•     Spontaneous, or excessive post-traumatic (immediate or delayed) bleeding may be an indication of a localized pathological process or a disorder of the haemostatic process.
  •     Accurate diagnosis and treatment –       pathophysiology of hemostasis.
  •     The process is divided into primary and secondary components.
  •           Primary hemostasis is formation of platelet plug at sites of injury and occurs within seconds of injury.
  •          Secondary hemostasis describes the coagulation system, which result in fibrin formation. It requires several minutes to complete.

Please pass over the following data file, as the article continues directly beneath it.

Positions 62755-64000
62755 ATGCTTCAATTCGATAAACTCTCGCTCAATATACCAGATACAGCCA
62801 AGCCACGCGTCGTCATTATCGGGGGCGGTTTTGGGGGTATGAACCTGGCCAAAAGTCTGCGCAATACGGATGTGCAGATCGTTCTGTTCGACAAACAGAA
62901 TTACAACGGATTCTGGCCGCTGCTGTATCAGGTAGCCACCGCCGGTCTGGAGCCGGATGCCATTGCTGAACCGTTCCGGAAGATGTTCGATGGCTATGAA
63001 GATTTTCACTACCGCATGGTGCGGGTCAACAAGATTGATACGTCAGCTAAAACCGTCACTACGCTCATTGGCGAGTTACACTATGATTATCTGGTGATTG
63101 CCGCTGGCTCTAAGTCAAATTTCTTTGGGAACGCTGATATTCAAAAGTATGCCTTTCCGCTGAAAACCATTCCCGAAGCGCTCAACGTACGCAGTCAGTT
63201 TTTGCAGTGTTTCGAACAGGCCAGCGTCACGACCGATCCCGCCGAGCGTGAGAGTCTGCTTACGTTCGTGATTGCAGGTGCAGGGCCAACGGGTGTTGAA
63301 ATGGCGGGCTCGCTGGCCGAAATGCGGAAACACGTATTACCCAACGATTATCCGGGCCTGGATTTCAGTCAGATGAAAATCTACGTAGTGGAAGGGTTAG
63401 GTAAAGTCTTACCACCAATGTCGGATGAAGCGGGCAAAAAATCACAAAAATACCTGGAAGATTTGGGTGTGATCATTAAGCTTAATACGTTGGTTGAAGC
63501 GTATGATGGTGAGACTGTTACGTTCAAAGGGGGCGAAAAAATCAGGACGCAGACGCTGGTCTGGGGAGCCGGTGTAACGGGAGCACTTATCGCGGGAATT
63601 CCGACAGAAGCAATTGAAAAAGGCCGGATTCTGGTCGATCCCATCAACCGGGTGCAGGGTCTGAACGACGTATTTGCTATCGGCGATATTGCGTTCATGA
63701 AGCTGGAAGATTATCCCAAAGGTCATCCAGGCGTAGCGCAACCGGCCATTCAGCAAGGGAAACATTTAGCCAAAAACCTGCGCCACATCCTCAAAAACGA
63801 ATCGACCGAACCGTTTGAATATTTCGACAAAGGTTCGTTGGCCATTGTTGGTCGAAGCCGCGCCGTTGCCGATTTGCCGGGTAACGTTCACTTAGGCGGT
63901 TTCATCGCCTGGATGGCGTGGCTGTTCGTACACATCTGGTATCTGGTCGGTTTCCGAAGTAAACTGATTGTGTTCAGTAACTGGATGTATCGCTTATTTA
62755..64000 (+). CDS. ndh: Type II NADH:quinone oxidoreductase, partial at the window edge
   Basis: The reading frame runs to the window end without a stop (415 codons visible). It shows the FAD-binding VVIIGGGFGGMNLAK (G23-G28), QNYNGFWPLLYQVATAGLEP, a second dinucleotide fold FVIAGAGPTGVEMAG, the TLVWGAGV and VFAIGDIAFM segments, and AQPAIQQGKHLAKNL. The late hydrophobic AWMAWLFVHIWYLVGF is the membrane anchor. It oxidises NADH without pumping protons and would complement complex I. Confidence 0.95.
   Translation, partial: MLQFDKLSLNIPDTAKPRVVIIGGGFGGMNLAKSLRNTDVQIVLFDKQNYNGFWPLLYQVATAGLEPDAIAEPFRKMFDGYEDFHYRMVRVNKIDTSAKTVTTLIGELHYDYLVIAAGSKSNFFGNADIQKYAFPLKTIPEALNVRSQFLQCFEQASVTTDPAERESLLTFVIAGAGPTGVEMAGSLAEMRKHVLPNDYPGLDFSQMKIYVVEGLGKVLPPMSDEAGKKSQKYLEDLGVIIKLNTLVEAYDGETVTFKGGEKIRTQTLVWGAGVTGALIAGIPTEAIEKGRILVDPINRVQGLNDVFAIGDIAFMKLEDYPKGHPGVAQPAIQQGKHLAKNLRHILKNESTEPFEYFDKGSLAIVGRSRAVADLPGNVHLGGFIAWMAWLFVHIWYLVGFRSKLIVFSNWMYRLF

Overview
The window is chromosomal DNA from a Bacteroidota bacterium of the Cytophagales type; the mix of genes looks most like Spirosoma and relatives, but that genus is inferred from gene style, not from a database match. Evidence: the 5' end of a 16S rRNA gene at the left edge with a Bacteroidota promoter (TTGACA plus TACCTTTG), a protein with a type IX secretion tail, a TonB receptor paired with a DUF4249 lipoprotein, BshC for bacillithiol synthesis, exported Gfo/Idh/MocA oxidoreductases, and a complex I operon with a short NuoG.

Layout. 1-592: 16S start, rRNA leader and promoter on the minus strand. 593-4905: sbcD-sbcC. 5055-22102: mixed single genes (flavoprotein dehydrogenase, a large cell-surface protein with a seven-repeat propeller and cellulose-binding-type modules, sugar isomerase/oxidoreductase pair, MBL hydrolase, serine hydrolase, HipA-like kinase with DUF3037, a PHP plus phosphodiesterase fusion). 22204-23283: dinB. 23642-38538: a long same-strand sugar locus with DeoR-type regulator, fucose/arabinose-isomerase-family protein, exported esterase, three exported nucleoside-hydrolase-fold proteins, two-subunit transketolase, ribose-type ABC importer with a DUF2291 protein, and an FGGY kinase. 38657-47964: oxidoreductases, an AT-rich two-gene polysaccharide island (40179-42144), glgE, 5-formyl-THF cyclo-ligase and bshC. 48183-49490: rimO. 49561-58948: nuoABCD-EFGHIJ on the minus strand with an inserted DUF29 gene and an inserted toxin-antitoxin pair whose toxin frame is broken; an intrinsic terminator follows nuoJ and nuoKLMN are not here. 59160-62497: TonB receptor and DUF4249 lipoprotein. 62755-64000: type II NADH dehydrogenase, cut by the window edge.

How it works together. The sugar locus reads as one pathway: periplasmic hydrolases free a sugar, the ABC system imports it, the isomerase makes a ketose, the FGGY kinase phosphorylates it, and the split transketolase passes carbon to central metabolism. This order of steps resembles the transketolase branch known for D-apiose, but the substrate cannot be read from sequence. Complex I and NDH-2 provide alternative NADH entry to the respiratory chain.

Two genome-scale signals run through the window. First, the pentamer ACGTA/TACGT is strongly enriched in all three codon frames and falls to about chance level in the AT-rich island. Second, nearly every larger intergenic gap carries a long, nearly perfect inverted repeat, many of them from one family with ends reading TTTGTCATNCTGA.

•       A family history for bleeding disorders may     be helpful for the assessment of pathologic   bleeding.
  •            The clinical setting of the bleeding patient:
    •             Acute massive mucocutaneous              bleeding without symptoms- immune            thrombocytopenic purpura (ITP).
    •             Massive bruising and oozing from               multiple sites in asymptomatic                 individuals-
    •                       accidental warfarin ingestion, or                   acquired factor VIII inhibitors           (particularly in older individuals).
    •             Postoperative bleeding at a surgical site         is usually related to a local surgical             problem.

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